The European Commission has warned diplomats that the
aviation sector should be prepared for a no-deal Brexit on March 29, reported
The warning came during a June 12 meeting chaired by Felip
Cornelis, the director of aviation for the transport department of the European
Commission and attended by representatives of the 27 EU member countries in
continental Europe. Cornelis told attendees that they should prepare for
impacts on security, market access and customs requirements, among other
issues. Politico sourced its report to three unnamed officials who were at the
Ahead of Brexit, the European Commission has issued a series
of preparedness notices outlining potential ramifications across various
economic, technological and regulatory sectors in case the Brexit date passes
without a deal.
The worst-case impact to the aviation sector would be a
cessation of all flights between the EU and the U.K. pending the implementation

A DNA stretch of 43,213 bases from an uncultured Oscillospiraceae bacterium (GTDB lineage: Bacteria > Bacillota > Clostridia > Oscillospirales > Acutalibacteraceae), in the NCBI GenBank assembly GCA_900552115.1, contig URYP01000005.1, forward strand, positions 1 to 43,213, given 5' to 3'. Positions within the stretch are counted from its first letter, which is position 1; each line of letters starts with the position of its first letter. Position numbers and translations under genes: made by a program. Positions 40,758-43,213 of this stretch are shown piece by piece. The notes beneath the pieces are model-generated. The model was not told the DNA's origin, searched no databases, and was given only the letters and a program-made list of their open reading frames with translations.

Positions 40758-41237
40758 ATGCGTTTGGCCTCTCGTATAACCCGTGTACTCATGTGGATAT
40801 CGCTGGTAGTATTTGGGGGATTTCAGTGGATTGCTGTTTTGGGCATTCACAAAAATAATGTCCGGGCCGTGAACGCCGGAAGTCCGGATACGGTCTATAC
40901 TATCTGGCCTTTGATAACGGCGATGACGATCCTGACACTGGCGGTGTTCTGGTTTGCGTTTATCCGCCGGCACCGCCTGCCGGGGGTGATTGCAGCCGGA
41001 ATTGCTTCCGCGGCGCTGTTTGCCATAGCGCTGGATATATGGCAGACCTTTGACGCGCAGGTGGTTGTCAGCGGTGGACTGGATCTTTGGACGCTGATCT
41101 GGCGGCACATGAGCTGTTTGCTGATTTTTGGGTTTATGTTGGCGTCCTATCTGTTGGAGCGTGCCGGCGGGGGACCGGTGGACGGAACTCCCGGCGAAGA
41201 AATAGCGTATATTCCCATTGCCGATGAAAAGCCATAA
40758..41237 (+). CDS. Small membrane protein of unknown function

of an air transport agreement between the parties. Currently, because the U.K.
is an EU member state, airlines fly uninhibited between the U.K. and the 27
other EU nations.
Brexit will also require the creation of a new regime of U.K.
aviation safety regulations and air passenger rights.
In an email to Travel Weekly on Tuesday, a European
Commission spokesman confirmed that the commission discussed the aviation
preparedness notices during a June 12 meeting, but didn't elaborate further.
In March, the U.K. and EU agreed on a Brexit transition
period through the end of 2019, during which the U.K. would continue to abide
by EU law but not participate in EU decision-making. However, the transition
arrangement has yet to be finalized as debate continues over the future of the
border between Ireland and Northern Ireland, among other issues.
Airlines have expressed various levels of concern about
Brexit. Ryanair CEO Michael O'Leary has warned of a temporary cessation of
UK-EU flights, while International Airlines Group CEO Willie Walsh has been far
Earlier this month, IATA said that uncertainty over Brexit
is a risk factor for the short-term future of airline profitability. Carriers
have warned that they need to know the terms of a Brexit agreement six months
before it takes effect in order to properly schedule flights.